In early October, I started to feel other motions that didn’t feel like a boat.  This was hard to get used to at first and pretty disorienting, since I was starting to adapt to the boat feelings.  The new motion sensations, described by my perception of them, include the sensations of:

  • being pushed on from the left while walking
  • walking or sitting on a people mover
  • one foot falling through the floor when walking or standing (mostly standing)
  • walking on uneven ground or up/down imaginary hills or mounds
  • being pulled from different directions

Now, in November, these sensations all intermix and change throughout the day (like a real boat ride).  Sometimes they are subtle and sometimes they are strong (read on to find out why). 

Is this dock moving? Nope, it’s just me!

How I Walk:

I appear to walk normally even though it never feels like I am. On my bad days I bump into the edges of furniture, objects, people, etc. I rock in all of the ways I listed above while walking.  On bad days I also will touch walls or railings, not because I need to, just because it makes me feel more comfortable. I have come to learn that I am stable while walking, I just don’t feel stable.  

Why I Rock Harder Sometimes:

There are some things I have identified that pretty consistently increase my boat and motion sensations.  These include:

  • Strong emotions (positive or negative)
  • Running and other forms of high intensity exercise
  • Stress
  • Lack of sleep or tiredness
  • Weather (rainy or snowy days, change in temperature)
  • Menstrual cycle changes
  • Enclosed spaces (the shower, hallways, stairwells, small rooms)
  • Caffeine

Some things increase the rocking sensations and/or cause nausea (a motion sick or seasick feeling) and migraines. These are:

  • Fluorescent lights
  • Blinking or moving lights (especially when contrasted with darkness)
  • Some blue or colored lights
  • Lights from tech devices and amount of time spent on tech devices
  • Scrolling on a tech device
  • Tracking objects or people in motion with my eyes (especially things that are close up)

I have been sensitive to the fluorescent lights since this started, although it took me a while to figure out that it was a trigger.  In the past 2 months, I feel like my sensitivity to moving or blinking lights has gotten much worse. I get immediately nauseous when seeing them, and if they last long enough they will trigger a migraine.  Extended exposure to these lights also causes fatigue again.

When the motion feelings or migraines get bad, the only thing that helps is rest.  I let myself sleep a lot on the weekends, so I usually feel best on Saturday mornings through Monday.  Most of my symptom triggers are present at work and are unavoidable to a degree (fluorescent lights, stress, lack of sleep, emotions).  So as the work week goes on, I get worse each day unless I get a lot of sleep or quality time away from symptom triggers in the evening.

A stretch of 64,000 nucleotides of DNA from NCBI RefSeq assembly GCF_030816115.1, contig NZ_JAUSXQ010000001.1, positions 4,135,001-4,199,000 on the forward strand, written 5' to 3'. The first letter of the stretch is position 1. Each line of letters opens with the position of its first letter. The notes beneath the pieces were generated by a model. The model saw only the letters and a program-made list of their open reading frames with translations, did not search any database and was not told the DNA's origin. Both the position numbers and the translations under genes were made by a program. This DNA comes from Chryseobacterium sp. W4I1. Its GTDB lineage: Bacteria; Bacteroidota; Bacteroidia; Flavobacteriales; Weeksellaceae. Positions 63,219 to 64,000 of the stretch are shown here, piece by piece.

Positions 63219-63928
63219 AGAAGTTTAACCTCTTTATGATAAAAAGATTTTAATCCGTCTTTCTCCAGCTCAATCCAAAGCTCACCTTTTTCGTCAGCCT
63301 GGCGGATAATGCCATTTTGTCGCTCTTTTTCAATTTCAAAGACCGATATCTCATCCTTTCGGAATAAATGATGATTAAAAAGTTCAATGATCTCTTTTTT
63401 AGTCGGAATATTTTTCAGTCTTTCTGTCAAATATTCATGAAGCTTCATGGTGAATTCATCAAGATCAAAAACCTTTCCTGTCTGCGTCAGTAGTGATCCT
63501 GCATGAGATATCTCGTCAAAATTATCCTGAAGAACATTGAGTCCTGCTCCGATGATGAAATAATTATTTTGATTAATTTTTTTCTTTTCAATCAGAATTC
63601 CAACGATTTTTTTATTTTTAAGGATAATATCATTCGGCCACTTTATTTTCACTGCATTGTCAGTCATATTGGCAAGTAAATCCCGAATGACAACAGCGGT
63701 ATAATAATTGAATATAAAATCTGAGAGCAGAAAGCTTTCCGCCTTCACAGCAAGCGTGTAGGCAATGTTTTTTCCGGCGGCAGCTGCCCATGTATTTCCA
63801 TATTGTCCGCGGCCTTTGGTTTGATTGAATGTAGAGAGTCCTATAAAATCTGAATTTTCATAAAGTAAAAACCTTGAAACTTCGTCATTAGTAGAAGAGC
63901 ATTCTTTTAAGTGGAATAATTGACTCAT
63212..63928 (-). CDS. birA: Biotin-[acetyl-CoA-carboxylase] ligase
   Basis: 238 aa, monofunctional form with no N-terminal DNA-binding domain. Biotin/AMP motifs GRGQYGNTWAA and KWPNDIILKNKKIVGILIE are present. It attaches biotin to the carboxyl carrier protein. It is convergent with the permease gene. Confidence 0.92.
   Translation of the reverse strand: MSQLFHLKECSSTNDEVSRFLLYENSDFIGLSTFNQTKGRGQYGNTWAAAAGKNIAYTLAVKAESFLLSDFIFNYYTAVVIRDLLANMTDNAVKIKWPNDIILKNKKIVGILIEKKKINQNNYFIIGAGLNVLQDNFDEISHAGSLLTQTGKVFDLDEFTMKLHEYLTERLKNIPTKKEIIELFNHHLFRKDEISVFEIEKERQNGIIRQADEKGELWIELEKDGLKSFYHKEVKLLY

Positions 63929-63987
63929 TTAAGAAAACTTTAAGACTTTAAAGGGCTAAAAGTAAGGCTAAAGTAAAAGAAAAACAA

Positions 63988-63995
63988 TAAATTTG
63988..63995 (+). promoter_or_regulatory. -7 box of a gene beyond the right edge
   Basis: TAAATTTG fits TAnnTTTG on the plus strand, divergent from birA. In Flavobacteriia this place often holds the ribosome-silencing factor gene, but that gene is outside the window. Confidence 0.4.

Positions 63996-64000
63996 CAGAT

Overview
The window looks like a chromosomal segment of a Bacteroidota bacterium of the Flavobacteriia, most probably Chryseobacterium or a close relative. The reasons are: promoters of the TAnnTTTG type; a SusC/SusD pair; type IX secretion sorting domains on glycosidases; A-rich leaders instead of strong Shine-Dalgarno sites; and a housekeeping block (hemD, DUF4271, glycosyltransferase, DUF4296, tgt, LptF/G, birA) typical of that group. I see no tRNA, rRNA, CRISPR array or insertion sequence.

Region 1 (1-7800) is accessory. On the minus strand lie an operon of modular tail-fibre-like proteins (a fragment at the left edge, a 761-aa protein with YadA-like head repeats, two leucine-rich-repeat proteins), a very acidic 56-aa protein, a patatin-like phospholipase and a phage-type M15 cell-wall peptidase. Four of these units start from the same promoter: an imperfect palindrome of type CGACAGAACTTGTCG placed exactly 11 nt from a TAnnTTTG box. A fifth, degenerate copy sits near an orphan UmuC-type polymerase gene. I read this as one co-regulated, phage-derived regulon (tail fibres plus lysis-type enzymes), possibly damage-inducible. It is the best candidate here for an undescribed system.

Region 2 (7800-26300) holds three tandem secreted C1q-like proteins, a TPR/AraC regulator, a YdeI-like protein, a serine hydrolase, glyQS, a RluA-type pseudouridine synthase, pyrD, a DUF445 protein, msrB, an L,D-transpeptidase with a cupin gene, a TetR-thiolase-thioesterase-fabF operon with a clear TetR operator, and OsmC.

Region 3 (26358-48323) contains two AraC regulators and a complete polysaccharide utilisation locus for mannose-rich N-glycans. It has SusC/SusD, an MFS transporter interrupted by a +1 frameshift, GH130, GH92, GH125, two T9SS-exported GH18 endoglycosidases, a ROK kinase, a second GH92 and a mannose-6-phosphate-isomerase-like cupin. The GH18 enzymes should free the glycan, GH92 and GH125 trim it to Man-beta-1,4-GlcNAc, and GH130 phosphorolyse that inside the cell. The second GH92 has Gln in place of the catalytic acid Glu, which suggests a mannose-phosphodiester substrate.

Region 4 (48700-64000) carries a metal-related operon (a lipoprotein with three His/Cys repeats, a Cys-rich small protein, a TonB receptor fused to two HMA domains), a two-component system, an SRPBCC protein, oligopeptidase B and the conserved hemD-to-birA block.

How I Feel When Actually in Motion:

When I am actually in passive motion (floating, riding on a scooter, on a swing) or in a vehicle (plane, train, boat, etc.), I feel almost normal.  I can drive during the day without issues. When the car stops at red lights, the rocking starts back up and then goes away again when in motion.  I don’t feel safe driving at night. All lights have bright halos that hurt my eyes. The contrast between the dark sky and the brights lights moving, especially car blinkers, make me nauseous and give me migraines. On a boat or floating in a pool, I feel fabulous and like my old self. Unfortunately, these things could worsen symptoms long term.

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I feel almost normal on a kayak. I actually feel better for hours afterwards.

Migraines and Headaches:

For the first month without a break, I had a dull headache in my forehead.  It goes away sometimes now, but is triggered by the same things that trigger motion sensations.  I get pains now in different sides of my head, sharp and dull.  Now lights and screen time are my most frequent migraine triggers.

Fatigue:

When I first returned from my trip, I was sleeping up to 16 hours per day.  I was lucky to be off work for three weeks in August following my trip. I could usually muster up enough energy to go for a walk or attend a social gathering, but if I did too many things in a day, I would get exhausted for the next few days and need more sleep or rest.  As I started getting better, I would go to work for 8 hours, but spend the entire night “recovering” from work. This was really difficult. As the weeks went on, the fatigue reduced little-by-little.  I’m at the point now where I can sleep mostly normal amounts and do most normal activities. About three weeks ago, after a long weekend off of work, I had the first day where I did some cleaning, laundry, and ran errands all in one day.  It was an amazing feeling! I felt like my old self. I have been able to go back to most normal activities since this reduction in fatigue, as long as I avoid my triggers.